Amy Hitt, president of the Rappahannock County School Sports Association (RCSSA), told the board that she prefers delaying implementation until August 2012.
“I have a $3,000 house rented that I can’t get out of,” Hitt said. She is also concerned about the August heat beating down on students during outdoor activities.
In consideration of parents trying to finalize holiday plans, School Board Chairman Wes Mills acknowledged the need to determine when the school year will commence.
Boone’s objective in starting the school year early is to complete the first semester before the holiday break. Now, to prepare for semester exams, teachers and students must refresh memories of lessons before the holiday.
The board also expressed concern that the $1.5 million project to upgrade facilities in schools and county buildings will be completed by mid-August. The project is scheduled to start June 15. Removal of asbestos encapsulated in ceilings of the high school will start July 1.
(At its montly meeting March 7, the day before the school board met, the county board of supervisors authorized hiring a part-time clerk to coordinate the repair work. McCarthy said this week that the details of that hiring would also be discussed at this Wednesday’s work session.)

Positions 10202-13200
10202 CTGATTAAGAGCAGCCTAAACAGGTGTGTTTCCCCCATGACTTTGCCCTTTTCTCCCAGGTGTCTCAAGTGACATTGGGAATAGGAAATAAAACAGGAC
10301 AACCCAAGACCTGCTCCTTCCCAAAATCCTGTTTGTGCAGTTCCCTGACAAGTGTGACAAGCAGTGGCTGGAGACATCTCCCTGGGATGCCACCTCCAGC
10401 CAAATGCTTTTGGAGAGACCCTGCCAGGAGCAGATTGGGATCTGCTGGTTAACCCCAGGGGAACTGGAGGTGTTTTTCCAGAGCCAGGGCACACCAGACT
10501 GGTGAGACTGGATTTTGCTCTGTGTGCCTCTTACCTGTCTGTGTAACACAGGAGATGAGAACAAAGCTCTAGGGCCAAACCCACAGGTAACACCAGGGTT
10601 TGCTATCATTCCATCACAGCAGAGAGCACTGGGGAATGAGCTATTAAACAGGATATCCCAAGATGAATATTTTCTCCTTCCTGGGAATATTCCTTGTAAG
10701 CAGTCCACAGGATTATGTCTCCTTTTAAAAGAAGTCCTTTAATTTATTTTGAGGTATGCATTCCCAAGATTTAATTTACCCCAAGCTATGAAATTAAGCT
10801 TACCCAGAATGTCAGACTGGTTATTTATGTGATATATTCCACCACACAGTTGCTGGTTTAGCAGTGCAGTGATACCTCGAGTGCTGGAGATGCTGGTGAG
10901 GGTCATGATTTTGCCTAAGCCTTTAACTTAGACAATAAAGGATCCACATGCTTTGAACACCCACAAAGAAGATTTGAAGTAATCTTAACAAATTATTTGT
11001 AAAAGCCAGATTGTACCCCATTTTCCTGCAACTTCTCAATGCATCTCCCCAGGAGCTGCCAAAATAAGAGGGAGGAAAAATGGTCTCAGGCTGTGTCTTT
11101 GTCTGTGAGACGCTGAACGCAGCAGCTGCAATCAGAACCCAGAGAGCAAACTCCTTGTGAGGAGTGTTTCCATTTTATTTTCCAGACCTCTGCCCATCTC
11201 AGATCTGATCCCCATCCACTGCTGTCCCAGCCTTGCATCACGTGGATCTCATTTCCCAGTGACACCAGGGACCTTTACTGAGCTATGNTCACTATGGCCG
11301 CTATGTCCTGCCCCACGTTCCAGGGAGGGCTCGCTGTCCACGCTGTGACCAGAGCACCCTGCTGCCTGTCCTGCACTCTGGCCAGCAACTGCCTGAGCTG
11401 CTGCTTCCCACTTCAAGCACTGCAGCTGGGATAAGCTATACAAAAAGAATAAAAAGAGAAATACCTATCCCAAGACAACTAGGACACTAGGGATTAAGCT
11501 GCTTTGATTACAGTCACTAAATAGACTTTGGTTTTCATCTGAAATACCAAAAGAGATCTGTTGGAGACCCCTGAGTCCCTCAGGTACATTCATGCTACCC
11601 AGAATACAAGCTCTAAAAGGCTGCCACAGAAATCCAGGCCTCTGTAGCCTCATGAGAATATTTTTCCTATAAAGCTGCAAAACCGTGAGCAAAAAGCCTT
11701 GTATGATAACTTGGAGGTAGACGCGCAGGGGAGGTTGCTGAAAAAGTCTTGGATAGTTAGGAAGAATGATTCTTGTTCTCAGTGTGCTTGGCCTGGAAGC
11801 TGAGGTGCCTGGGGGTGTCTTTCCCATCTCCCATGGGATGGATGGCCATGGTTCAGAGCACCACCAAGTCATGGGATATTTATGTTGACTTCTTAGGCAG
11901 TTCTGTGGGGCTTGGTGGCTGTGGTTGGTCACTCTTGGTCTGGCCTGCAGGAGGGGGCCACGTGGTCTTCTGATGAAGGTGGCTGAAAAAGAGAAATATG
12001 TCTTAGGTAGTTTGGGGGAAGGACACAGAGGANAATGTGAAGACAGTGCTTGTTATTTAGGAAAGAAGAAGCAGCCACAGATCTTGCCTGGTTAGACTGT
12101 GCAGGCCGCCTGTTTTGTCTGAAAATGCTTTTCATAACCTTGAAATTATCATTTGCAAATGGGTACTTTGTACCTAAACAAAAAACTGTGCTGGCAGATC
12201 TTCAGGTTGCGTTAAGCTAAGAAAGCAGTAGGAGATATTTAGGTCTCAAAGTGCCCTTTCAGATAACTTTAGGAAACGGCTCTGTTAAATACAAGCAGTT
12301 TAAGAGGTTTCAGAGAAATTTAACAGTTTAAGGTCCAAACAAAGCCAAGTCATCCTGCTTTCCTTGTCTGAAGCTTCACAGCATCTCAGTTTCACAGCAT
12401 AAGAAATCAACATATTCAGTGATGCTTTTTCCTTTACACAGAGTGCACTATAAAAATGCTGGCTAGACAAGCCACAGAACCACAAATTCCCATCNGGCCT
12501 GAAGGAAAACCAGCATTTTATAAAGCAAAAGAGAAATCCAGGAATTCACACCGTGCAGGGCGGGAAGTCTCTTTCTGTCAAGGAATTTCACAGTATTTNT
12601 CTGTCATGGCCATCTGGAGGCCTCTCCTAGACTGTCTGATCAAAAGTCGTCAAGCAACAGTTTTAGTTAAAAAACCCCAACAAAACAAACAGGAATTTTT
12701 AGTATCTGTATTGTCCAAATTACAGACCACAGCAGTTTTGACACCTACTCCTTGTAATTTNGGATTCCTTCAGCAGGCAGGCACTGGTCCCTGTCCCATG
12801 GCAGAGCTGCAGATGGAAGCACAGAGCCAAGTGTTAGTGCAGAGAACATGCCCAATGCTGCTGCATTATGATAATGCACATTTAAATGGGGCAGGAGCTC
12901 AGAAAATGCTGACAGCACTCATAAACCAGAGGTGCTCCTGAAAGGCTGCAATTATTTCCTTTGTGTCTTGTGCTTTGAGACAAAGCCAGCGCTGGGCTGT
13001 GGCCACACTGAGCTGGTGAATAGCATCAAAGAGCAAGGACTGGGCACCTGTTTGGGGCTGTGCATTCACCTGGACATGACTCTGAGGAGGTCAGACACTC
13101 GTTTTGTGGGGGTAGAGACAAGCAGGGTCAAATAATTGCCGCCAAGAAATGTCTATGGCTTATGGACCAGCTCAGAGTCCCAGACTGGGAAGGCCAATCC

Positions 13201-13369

Boone offered the solution that, if necessary, the school would find new meeting spaces for classes to allow work to be completed.
Boone’s plan would move the spring break to the first week of March, and retain Good Friday as a holiday. This offers six weeks, as opposed to the current one week, to prepare for testing after students and teachers return. Any required makeup days for bad weather will be taken out of the spring break.
“I’ve never seen the logic in making up snow days in June,” Boone said.
In other actions at the school board’s March 8 meeting, teachers Shannon Grimsley and Melissa Delcour presented comparisons between the Cambridge Program and the Pre-Ap program. Twenty-nine ninth- and tenth-graders take the Cambridge course. Both programs offer a greater challenge than basic courses.
Rappahannock’s goal was to fully implement the Cambridge program in grades six through 10. However, student interest has been less than hoped.
Grimsley prefers the Cambridge program, but only if it is fully implemented.
Costs of the Pre-AP Program, know as SpringBoard, are less than the Cambridge. Just maintaining Rappahannock as a Cambridge site would cost $5,600.
The Pre-AP Program is a feeder program into English and mathematics AP classes. While there is no fee, Rappahannock would incur teacher training and curriculum costs.
Grimsley, Delcour and board members discussed making the Pre-AP courses the baseline for all students.
To offer higher-level instruction in other subjects, such as music, art and theater, Rappahannock teachers would have to create honors course.
“We would own the curriculum,” Boone said.
Hitt and John Diley praised the Cambridge program as experienced by their children.
“It’s really critical to maintain our stride,” Mills said, speaking to the challenge of maintaining quality of instruction in difficult financial times.